Short-form mobile video app TikTok is expanding its ecommerce footprint by testing a new feature allowing users to add a shoppable URL to their bios or videos, creating an online store where consumers can shop without leaving the app.
“We’re always experimenting with new ways to improve the app experience for our users,” said a spokesman for TikTok parent ByteDance to Tech Crunch. “Ultimately, we’re focused on ways to inspire creativity, bring joy and add value for our community.”
Bern said the new social commerce feature has been in use since 2018 on Douyin, the counterpart of TikTok in China, according to Adweek.
The Wall Street Journal is reporting that TikTok’s social commerce testing is already taking place in the U.S., saying the new feature “could give the popular video-sharing app an entry into ecommerce and a new way to make money beyond advertising to its growing U.S. audience.”
The move is seen as a strategy to compete with Instagram and Facebook shopping. While Instagram Shopping, available in both posts and stories, says it gives sellers “an immersive storefront for people to explore your best products,” users who want to make purchases are ultimately taken off the app to the vendor’s website.
TikTok’s move into social commerce comes at a time when its growth appears to be surging. The Sensor Tower blog said TikTok was the most downloaded social media app worldwide in September, with close to 60 million installs. The largest traffic came from India, representing 44% of total downloads, and 8% came from the United States at 8%. That put TikTok ahead of Facebook, Instagram, Likee, and Snapchat in that period.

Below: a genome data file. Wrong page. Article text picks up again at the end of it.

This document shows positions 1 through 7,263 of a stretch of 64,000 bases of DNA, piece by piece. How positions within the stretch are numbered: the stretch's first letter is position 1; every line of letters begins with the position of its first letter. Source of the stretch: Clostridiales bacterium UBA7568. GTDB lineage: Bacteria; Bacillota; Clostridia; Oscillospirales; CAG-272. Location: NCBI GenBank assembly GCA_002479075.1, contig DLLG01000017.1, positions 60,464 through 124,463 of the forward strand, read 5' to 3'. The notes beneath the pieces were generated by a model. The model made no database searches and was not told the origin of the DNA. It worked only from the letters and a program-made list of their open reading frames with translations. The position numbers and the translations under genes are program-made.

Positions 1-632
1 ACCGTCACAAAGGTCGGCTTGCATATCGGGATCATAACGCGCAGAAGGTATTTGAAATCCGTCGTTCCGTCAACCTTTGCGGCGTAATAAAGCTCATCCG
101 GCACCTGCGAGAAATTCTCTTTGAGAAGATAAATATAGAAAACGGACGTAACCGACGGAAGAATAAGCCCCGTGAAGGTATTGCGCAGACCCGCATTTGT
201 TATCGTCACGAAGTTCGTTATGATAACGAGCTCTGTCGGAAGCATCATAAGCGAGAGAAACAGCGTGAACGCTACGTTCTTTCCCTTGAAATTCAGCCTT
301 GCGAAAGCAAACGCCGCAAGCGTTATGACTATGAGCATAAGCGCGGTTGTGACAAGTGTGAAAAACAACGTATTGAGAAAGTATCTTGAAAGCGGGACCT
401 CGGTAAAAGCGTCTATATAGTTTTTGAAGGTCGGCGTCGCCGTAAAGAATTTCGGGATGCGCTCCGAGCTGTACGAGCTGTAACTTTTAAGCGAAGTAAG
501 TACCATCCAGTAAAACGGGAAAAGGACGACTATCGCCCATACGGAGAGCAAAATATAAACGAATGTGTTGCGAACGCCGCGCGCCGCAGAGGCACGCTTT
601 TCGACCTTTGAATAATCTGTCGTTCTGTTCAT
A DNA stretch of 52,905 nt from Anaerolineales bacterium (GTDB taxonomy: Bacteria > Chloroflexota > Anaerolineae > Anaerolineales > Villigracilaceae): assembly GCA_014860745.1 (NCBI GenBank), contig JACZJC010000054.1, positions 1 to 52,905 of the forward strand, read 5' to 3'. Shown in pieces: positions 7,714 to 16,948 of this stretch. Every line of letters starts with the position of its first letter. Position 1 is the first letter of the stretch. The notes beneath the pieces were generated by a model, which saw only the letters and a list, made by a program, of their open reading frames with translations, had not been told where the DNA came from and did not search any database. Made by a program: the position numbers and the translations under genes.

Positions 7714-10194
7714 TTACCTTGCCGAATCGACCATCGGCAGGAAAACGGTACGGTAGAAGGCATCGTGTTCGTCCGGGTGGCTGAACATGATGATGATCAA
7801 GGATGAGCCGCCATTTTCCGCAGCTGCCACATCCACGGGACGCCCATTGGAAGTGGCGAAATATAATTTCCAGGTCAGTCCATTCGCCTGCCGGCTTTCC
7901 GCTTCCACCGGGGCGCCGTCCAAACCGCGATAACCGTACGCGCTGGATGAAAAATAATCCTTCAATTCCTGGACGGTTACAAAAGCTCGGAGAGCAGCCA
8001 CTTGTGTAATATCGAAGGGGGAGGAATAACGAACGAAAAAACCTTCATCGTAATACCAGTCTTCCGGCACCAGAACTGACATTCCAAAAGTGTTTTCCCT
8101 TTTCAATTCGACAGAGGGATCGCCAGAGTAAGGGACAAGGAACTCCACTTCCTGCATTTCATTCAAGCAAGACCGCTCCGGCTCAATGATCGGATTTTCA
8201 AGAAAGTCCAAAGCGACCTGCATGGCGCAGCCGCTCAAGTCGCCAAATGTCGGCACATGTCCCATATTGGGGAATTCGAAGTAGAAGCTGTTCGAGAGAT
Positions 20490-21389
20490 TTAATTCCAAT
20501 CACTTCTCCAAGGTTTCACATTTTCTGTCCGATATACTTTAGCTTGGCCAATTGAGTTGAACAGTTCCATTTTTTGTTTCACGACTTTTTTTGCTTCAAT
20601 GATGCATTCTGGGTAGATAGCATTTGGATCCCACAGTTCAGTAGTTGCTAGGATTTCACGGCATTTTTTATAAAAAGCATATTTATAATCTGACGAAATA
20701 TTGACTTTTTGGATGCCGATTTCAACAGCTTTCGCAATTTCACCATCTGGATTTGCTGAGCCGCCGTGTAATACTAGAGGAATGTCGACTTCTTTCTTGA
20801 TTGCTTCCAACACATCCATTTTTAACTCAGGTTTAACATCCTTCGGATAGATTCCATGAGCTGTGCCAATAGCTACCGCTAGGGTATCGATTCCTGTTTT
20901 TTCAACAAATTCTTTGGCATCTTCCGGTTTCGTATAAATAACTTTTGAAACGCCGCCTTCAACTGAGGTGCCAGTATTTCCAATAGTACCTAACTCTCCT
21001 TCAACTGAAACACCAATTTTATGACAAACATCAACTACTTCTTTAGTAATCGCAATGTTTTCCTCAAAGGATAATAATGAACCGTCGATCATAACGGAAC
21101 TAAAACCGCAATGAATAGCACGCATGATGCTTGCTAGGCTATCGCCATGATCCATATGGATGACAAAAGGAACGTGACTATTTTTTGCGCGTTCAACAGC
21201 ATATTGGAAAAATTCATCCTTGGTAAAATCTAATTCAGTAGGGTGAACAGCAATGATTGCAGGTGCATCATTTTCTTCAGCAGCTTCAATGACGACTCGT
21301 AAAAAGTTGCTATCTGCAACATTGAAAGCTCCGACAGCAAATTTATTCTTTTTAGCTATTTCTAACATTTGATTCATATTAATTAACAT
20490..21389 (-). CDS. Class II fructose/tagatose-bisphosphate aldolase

“With an estimated 246.7 million social media users and counting, there’s no time like the present for merchants to develop your social commerce fulfillment strategy,” Perry Belcastro, Senior Vice President of Saddle Creek Logistics, wrote in a Multichannel Merchant column.
TikTok is also reportedly talking with major music labels such as Sony and Warner about licensing deals for a new streaming music service, according to the Financial Times. A 2019 launch is being discussed for Brazil and countries in Asia, before a rollout in the U.S., FT said. The cost is expected to be lower than Spotify and Apple’s streaming music services.